To justify that contract, Hosmer would have to produce roughly 18.9 fWAR over the 6 year span. Given that he’s produced 9.9 fWAR across a 7 year career to date, this is an obvious red flag. Although recency bias does benefit Hosmer somewhat, with two good seasons since 2015, it is still concerning. Even if he manages avoid any decline and produce at the rate he has in the last 3 years rather than his entire, statistically unimpressive career, he’ll still produce just 15 fWAR over the contract, a definite example of a contract with a significant lack of upside.

For many reasons however, Hosmer does have the reputation of being a borderline star, thanks to aggressive all-star voting from Royals fans in past seasons, solid totals in meaningless stats such as RBI and BA, and superagent Scott Boras inflating everything he does to make it seem significantly better than it really is. However, paying for this reputation is a mistake, especially considering his general lack of value.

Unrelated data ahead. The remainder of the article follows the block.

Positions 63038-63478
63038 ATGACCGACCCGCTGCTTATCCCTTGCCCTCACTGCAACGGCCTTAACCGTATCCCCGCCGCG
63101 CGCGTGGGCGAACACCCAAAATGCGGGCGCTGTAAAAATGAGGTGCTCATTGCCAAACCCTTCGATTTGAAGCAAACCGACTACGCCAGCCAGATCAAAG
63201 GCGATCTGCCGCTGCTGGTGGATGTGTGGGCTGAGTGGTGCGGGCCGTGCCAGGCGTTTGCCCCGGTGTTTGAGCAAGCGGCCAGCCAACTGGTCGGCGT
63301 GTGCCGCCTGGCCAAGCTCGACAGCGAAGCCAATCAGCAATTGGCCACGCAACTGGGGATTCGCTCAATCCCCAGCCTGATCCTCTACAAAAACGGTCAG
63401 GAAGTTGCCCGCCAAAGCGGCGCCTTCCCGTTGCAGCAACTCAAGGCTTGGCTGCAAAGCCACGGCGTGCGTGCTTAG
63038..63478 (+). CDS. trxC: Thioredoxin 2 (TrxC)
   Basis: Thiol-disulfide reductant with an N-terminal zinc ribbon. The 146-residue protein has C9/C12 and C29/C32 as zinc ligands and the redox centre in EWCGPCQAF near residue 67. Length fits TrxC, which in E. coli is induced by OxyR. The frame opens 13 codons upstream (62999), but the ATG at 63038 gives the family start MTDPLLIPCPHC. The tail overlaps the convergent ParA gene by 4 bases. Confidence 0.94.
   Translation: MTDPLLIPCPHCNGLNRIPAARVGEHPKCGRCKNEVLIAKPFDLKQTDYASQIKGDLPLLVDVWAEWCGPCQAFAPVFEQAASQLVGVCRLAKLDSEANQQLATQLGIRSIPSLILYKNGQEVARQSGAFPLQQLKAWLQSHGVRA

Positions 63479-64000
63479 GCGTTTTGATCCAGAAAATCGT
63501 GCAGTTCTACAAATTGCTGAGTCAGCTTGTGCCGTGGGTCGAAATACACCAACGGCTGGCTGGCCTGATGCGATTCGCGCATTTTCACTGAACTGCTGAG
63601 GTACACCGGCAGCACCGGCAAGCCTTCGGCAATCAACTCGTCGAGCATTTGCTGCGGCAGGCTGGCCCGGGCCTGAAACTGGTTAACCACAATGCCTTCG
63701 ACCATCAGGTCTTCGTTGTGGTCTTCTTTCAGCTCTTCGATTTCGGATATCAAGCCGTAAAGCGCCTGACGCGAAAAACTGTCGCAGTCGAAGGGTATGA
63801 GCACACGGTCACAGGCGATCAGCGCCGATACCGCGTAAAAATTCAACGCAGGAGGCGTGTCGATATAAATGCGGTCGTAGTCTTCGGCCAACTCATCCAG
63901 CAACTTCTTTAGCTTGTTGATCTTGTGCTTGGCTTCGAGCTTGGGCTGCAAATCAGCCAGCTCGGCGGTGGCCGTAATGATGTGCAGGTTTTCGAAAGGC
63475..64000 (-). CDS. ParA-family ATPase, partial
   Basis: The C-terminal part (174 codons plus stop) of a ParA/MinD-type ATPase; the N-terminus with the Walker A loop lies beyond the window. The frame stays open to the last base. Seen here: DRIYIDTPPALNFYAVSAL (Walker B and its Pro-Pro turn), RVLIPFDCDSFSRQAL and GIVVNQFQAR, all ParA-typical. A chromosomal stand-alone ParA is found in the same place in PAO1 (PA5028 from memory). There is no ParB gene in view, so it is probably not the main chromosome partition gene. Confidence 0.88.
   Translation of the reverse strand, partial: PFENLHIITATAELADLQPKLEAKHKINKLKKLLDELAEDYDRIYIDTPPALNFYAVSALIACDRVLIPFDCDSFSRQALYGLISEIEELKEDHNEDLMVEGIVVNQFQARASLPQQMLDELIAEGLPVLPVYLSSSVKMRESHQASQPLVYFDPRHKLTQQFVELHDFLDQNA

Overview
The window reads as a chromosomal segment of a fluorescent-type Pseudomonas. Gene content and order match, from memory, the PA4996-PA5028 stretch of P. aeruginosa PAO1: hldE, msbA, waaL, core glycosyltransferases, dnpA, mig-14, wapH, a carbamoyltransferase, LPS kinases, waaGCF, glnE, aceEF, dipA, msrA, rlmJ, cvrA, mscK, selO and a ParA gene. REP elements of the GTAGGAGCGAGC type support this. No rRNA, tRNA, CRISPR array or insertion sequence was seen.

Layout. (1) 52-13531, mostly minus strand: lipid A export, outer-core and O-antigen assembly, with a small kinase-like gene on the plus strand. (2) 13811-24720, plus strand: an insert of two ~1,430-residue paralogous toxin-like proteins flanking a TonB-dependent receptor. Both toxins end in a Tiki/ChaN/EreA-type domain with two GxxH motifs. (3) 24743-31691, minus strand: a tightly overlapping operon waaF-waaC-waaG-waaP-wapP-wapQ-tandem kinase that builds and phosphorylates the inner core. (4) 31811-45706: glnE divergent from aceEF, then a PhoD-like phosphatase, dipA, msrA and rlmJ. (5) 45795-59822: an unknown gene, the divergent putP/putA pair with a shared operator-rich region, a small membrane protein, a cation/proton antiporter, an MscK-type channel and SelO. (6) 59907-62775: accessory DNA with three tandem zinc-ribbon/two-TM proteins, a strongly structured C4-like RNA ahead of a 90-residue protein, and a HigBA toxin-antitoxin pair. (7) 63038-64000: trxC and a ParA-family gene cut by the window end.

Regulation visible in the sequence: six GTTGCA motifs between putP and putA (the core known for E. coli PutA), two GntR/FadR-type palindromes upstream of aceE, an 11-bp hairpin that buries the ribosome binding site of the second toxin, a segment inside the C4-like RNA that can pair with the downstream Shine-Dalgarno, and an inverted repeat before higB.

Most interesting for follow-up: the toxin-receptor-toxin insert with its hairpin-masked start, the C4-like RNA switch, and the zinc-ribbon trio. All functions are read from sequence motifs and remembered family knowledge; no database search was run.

It would still be somewhat acceptable to give Hosmer 6/132 if there were no other talented first baseman available in free agency, however there is at least one who’s capable of putting up comparable, yet cheaper production. Consider the fWAR’s of Hosmer, and fellow free agent 1B Carlos Santana. Their production in the last 3 seasons and projected price (per MLBTR) are below:

  • Hosmer: 7.5 fWAR, 6/136 projected contract, 9.01 mil/fWAR
  • Santana: 8.8 fWAR, 3/45 projected contract, 5.11 mil/fWAR